It is difficult to imagine a justification for much exceeding the 25 percent figure. Many cities of similar size and far larger than those just mentioned make do with less, including Tokyo, Mexico City and Buenos Aires, while accommodating extensive mass transit systems. The traditional city of narrow streets and small squares, typified by towns of medieval plan, find ten or fifteen percent perfectly adequate.
In addition to their transportation function, streets can also be understood as a means of extracting value from underserved parcels of land. The street removes a certain amount of property from tax rolls in exchange for plugging the adjacent land in to the citywide transportation network. Access to the network, in turn, increases the value of the land for almost all uses. For the process to satisfy a cost/benefit analysis, the value added should exceed that lost to the area of the streets plus the cost of maintenance. (This implies rapidly diminishing returns for increasingly wide streets, and helps explain why, in the absence of mandated minimum widths, most streets are made to be fairly narrow.) For many of the gridded American cities of the 19th century, as I’ve written about before, planners failed to meet these objectives, although these decisions have long since been overshadowed by those of their 20th century successors.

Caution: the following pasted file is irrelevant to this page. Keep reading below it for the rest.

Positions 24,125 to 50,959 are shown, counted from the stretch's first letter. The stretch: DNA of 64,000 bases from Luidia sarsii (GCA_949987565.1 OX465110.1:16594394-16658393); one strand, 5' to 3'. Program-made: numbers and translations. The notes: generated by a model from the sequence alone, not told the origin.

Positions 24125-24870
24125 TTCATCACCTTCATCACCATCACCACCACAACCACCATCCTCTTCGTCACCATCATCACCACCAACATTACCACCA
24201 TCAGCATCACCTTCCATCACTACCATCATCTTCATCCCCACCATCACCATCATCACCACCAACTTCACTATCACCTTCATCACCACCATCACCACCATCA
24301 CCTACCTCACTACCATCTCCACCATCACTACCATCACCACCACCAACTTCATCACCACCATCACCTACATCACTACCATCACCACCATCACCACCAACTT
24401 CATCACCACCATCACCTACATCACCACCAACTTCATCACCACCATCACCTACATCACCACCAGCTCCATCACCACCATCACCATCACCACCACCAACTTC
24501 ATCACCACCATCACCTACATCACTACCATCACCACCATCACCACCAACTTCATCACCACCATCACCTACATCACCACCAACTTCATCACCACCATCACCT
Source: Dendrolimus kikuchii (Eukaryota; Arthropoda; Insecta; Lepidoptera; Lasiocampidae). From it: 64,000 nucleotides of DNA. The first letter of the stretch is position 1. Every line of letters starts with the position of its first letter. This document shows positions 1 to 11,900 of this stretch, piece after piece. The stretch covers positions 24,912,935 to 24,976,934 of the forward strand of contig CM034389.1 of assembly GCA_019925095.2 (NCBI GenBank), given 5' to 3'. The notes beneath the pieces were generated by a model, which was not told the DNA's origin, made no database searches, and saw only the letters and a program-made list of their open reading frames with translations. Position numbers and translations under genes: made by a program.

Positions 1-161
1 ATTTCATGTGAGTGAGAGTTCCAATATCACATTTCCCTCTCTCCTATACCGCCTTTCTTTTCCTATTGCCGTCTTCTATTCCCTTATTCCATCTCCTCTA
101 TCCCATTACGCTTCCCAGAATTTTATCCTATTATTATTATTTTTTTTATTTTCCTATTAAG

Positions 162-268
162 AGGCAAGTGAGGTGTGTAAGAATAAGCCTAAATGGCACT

I am yet to conduct a similar exercise for Auckland’s CBD, but I imagine we have much more space set aside for parking garages and much less for surface parking than Houston and Little Rock, and more garages yet narrower streets than Washington DC. But I imagine we are still using a lot of the city’s most precious real estate for little more than shifting and storing cars. Perhaps the most under-rated benefit of public transport projects like the City Rail Link is our ability to reverse this trend: to be able to reclaim significant chunks of the city for more productive uses.